June 7 - 13 is National Headache Awareness Week (NHAW) this year. A host of educational events and programs are happening around the country throughout National Headache Awareness Week, which is sponsored by the National Headache Foundation (NHF). NHAW is meant to educate people about headache and Migraine causes, impact and help. Each year, 90% of all men and 95% of all women have at least one headache or Migraine. Despite many people having frequent and sometimes severe headaches and Migraines that affect their family, social and work life, most do not actively seek relief from their condition . Experts say the complacency is puzzling because relief is available, but begins with an understanding that headaches and Migraines are very personal. Four simple strategies can get sufferers on the right course to relief: • Realize that headaches matter, and take your headaches seriously; • Learn all you can – be a student of your own headaches;
For those of you who know me a bit, you'll know that the phone number 888-MYCURE8 is enough to set alarm bells sounding loudly in my head. The product associated with this phone number has been the subject of three SharePosts on our site, and it's time for me to respond. The product in question here is Headache Stay Gone. (And, no, I will not link to their site here.) According to the site, the product contains: rosemary peppermint ginger mint blue vervain slippery elm meadowsweet nettles basil hops white willow bark bioflavinoids It is stated on the site that "Headache Stay Gone is affordable and free from side effects." Free from side effects? That is truly just impossible. These ingredients certainly do have potential side effects. I'm not going to take the time to track down every ingredient, but here are some potential side effects and notes of caution for some of them: White Willow Bark : "Because willow bark contai...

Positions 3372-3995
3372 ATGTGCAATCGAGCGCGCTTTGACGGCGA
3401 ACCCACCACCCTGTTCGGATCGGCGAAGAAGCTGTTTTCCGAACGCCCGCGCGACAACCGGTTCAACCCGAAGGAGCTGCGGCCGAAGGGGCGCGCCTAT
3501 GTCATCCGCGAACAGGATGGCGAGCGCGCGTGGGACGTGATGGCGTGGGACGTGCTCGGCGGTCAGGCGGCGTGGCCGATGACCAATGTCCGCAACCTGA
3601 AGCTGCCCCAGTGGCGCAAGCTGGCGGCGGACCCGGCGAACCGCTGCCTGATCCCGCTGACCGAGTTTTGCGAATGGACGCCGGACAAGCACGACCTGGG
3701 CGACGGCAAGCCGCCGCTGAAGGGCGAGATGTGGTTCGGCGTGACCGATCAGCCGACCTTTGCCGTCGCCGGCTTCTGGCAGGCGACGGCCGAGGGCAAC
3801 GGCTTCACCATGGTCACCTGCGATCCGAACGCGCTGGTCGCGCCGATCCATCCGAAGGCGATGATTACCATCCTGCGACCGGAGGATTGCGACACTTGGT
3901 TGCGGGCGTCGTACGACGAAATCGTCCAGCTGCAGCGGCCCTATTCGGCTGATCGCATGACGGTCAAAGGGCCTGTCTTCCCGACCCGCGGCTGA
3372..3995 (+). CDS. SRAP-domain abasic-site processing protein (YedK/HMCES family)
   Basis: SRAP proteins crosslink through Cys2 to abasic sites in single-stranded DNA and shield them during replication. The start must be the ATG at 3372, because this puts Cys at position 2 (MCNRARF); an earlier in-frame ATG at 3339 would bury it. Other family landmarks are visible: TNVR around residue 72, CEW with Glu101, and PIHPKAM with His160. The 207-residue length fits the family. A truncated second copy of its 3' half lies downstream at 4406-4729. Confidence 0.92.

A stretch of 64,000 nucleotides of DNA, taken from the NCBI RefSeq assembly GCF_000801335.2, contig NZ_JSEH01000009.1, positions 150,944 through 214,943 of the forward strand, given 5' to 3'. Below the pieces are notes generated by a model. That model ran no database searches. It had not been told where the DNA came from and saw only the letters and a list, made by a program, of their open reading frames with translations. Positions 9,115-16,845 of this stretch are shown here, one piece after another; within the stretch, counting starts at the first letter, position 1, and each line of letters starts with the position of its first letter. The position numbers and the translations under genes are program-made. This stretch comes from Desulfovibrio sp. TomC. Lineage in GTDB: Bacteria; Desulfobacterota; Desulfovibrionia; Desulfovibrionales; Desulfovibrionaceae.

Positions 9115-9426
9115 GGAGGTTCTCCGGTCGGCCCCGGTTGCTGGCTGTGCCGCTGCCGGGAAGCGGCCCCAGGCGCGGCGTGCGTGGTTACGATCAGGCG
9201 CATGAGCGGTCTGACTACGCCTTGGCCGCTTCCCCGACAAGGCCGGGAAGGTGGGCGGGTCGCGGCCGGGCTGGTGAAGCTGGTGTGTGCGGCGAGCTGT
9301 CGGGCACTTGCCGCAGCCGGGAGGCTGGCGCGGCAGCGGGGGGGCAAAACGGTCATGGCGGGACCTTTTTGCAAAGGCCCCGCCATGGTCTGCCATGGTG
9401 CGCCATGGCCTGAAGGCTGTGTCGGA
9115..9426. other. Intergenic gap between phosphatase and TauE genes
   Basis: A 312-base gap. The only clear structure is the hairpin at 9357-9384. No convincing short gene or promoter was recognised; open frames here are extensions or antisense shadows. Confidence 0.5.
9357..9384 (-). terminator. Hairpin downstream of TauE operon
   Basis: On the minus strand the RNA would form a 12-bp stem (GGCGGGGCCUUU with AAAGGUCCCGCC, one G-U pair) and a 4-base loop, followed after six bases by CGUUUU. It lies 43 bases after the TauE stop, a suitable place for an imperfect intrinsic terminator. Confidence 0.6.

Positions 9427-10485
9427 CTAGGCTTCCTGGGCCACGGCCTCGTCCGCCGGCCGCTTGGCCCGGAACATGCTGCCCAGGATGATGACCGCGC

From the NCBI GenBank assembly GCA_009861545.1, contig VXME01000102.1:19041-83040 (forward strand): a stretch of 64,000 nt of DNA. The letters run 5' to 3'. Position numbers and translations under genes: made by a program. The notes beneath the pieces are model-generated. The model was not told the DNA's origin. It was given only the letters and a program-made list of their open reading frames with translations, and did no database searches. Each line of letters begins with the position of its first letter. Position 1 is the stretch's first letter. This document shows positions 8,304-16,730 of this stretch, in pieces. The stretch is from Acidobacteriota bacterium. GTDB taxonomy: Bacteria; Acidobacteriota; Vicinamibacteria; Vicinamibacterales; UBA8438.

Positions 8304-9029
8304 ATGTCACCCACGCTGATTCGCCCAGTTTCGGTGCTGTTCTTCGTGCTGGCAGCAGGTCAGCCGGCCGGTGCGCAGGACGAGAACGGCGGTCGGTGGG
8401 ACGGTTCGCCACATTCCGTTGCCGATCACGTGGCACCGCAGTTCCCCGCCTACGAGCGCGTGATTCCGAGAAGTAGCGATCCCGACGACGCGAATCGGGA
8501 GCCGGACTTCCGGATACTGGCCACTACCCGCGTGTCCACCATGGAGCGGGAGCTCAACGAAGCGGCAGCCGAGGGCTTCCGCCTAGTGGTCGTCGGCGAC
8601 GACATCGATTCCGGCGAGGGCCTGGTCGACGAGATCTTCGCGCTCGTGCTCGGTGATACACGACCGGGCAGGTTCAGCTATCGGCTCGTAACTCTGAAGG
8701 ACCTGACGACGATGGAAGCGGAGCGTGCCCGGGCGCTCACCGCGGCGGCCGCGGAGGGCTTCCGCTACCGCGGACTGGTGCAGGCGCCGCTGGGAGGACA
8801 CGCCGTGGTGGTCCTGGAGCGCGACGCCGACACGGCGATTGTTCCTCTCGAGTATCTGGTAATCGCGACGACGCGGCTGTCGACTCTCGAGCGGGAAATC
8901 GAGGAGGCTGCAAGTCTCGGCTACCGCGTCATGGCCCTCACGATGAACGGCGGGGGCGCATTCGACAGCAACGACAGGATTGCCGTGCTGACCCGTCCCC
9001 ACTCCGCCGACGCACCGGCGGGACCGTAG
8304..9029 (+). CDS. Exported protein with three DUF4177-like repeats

Muscle contraction headache; Headache - benign; Headache - tension; Chronic headaches - tension; Rebound headaches - tension
Understanding your headache triggers can help you avoid situations that cause your headaches. A headache diary can help you identify your headache triggers. When you get a headache, write down the day and time the pain began. The diary should include notes about what you ate and drank in the last 24 hours, how much you slept and when, and what was going on in your life immediately before the pain started. For example, were you under any unusual stress? Also include information about how long the headache lasted, and what made it stop.
Hot or cold showers or baths may relieve a headache for some people. You may need to make lifestyle changes if you have chronic tension headaches. This may include changing your sleep habits (usually to get more sleep), increasing exercise, and stretching the neck and back mus...
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